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Analyzing Alliterations Affect

The poetic or literary style using several words that begin with the same or similar consonants is an ageless method to communicate in a format that fosters memory while being fun to read.

In several experiments, researchers R. Brooke Lea of Macalester College, David N. Rapp of Northwestern University, Andrew Elfenbein and Russell Swinburne Romine of University of Minnesota and Aaron D. Mitchel of the Pennsylvania State University had participants read works of poetry and prose with alliterative sentences to show the importance of repetitive consonants on memory.

Previous studies have shown that alliteration can act as a better tool for memory than both imagery and meaning, however the reason for this has never been established.

In their experiments the researchers hoped to demonstrate that alliterations retrieve similar sounding words and phrases from a person’s memory, making it a useful tool for poetry comprehension and memorization.

In one experiment, a group of participants read aloud poems with similar alliterative sounds throughout it while other participants had to read aloud poems with either different alliterative sounds or no alliterations at all. A second experiment had the same conditions, except that participants read a series of poems silently.

The final experiment had participants read a work of narrative prose, also with the same conditions in regards to alliterative sounds in the literature. In each experiment, participants had to recall both content and thematic aspects from the works that they read.

The results of all three experiments underscore the interaction between alliteration and memory. In each of the experiments, participants in the same-alliteration condition were able to recall the most from the literature they read.

“In our experiments, concepts presented early in a poem (or prose passage) were more available when alliterative sounds overlapped between lines than when there was no overlap,” the researchers reported.

Additionally, the results of the other experiments, published in Psychological Science, a journal of the Association for Psychological Science, show that alliteration’s affect on memory is not lessened by either the type of work it is used in or whether or not the literature is read silently or aloud.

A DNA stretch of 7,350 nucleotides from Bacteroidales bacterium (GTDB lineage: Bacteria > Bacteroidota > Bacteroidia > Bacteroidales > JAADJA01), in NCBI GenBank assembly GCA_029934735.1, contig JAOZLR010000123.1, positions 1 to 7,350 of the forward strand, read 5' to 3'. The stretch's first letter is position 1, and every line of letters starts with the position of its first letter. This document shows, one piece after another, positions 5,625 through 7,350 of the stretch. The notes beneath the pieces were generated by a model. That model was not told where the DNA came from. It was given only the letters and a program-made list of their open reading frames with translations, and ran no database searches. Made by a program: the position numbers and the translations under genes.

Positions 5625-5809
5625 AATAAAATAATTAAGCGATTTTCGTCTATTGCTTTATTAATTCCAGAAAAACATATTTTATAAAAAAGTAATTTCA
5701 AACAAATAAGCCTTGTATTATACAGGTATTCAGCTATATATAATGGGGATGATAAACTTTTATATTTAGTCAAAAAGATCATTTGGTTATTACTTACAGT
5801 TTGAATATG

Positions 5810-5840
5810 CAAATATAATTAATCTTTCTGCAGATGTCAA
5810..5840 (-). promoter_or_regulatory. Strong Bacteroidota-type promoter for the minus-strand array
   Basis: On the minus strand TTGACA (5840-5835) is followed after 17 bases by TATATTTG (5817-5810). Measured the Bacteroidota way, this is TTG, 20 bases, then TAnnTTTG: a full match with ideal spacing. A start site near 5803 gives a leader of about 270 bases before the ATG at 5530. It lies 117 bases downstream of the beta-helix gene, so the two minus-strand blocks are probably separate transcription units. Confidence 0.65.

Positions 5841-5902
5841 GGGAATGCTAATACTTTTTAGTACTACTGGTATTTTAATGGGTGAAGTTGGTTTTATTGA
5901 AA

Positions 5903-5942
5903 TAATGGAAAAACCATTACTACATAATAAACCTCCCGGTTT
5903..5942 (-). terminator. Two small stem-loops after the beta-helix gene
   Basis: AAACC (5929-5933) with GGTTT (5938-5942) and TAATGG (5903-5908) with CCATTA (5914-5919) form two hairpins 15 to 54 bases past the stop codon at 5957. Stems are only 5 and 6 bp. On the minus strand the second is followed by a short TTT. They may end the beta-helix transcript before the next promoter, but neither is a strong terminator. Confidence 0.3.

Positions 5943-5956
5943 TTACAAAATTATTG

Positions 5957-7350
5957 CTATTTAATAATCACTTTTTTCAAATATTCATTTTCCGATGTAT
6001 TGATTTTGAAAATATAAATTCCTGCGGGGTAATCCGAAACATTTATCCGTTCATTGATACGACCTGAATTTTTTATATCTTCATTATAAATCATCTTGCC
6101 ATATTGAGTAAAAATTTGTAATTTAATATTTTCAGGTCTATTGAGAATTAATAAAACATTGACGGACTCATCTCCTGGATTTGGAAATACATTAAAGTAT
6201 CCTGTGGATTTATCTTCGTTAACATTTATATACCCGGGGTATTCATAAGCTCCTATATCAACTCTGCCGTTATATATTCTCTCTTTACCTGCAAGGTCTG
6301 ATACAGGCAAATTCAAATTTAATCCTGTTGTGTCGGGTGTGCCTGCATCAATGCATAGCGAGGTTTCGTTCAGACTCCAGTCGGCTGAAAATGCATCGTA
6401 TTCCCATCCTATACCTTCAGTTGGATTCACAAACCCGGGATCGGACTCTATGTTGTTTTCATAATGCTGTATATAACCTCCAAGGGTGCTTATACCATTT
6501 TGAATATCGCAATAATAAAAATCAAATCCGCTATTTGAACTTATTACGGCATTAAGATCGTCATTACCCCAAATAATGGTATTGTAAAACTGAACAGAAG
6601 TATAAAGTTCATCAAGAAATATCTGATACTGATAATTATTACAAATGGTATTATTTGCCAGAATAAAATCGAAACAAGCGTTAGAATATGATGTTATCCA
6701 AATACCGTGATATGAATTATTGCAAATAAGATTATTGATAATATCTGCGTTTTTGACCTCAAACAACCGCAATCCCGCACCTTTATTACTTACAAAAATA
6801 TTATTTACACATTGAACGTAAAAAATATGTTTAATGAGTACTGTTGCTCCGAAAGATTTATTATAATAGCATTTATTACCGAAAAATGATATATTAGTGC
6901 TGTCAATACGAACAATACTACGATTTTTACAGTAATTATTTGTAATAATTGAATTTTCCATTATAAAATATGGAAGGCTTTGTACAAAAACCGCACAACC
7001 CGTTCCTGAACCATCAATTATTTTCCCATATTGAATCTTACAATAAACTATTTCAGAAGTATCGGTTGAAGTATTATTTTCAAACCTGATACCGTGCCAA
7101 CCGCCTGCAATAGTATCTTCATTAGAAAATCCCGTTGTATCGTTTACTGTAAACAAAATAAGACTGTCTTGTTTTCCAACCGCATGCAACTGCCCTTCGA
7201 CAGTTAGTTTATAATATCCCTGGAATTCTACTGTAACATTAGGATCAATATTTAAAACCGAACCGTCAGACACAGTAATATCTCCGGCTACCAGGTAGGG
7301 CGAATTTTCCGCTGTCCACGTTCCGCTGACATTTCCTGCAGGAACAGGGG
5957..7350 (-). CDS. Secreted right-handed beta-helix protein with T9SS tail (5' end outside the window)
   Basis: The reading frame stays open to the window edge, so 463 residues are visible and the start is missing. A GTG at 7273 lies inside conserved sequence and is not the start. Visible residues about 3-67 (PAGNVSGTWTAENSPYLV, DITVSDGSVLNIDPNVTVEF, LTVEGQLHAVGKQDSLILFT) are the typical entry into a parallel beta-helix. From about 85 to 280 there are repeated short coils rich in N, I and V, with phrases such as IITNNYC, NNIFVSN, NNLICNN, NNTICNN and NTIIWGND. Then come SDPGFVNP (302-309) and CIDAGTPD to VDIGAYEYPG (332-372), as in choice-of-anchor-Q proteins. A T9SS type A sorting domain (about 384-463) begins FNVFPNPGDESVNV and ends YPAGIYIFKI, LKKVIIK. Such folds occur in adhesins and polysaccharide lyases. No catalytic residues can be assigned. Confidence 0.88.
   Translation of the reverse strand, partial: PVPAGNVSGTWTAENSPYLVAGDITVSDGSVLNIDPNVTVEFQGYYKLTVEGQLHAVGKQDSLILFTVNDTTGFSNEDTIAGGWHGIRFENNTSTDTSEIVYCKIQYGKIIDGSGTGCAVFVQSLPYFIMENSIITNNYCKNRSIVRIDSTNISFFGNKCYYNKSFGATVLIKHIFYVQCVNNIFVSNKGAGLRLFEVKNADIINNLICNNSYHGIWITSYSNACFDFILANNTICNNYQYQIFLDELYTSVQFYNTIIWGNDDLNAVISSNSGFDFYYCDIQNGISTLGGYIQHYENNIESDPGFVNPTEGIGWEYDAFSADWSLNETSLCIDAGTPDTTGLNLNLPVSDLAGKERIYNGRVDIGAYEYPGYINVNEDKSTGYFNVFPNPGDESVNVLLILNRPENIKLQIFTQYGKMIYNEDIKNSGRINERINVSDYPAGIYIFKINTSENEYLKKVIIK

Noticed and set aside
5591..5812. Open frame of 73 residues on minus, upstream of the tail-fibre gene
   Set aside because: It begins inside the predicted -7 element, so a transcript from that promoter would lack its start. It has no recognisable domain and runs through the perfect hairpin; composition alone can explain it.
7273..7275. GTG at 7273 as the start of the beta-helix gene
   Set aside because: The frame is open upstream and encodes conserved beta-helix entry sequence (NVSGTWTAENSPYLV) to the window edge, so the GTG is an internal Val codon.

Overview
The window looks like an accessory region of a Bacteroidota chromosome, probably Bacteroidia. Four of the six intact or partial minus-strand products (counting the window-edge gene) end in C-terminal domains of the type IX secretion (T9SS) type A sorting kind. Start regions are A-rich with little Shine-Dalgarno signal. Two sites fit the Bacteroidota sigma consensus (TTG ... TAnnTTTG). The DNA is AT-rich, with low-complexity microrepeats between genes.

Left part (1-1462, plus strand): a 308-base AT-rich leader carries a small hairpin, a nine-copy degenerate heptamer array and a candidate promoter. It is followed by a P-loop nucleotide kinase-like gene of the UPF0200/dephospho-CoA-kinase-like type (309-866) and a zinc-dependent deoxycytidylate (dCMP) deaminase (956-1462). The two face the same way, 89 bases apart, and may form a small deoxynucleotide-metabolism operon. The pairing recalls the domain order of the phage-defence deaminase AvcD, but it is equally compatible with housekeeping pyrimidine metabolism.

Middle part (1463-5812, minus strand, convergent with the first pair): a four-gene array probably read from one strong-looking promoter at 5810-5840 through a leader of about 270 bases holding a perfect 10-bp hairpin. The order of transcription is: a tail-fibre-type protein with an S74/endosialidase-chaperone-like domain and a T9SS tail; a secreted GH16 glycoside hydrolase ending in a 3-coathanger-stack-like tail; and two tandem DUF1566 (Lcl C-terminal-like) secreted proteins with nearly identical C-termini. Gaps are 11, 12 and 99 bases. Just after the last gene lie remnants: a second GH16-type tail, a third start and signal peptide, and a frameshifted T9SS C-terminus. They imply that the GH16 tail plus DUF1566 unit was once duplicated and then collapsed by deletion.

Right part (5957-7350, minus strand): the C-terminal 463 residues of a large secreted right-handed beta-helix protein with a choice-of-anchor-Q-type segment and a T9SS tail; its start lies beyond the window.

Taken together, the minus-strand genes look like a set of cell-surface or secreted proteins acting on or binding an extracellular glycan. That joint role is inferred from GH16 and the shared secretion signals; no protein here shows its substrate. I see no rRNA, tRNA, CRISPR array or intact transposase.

Most importantly, the results demonstrate alliteration only works as a tool for memory when the alliterative sounds are similar; while the participants in the same-alliteration condition did well in each experiment, those in the other two conditions had similar, less impressive results.

Source: Association for Psychological Science

Analyzing Alliterations Affect

Rick Nauert PhD

Rick Nauert, PhDDr. Rick Nauert has over 25 years experience in clinical, administrative and academic healthcare. He is currently an associate professor for Rocky Mountain University of Health Professionals doctoral program in health promotion and wellness. Dr. Nauert began his career as a clinical physical therapist and served as a regional manager for a publicly traded multidisciplinary rehabilitation agency for 12 years. He has masters degrees in health-fitness management and healthcare administration and a doctoral degree from The University of Texas at Austin focused on health care informatics, health administration, health education and health policy. His research efforts included the area of telehealth with a specialty in disease management.

APA Reference
Nauert PhD, R. (2015). Analyzing Alliterations Affect. Psych Central. Retrieved on June 18, 2018, from https://psychcentral.com/news/2008/07/31/analyzing-alliterations-affect/2676.html

 

Scientifically Reviewed
Last updated: 6 Oct 2015
Last reviewed: By John M. Grohol, Psy.D. on 6 Oct 2015
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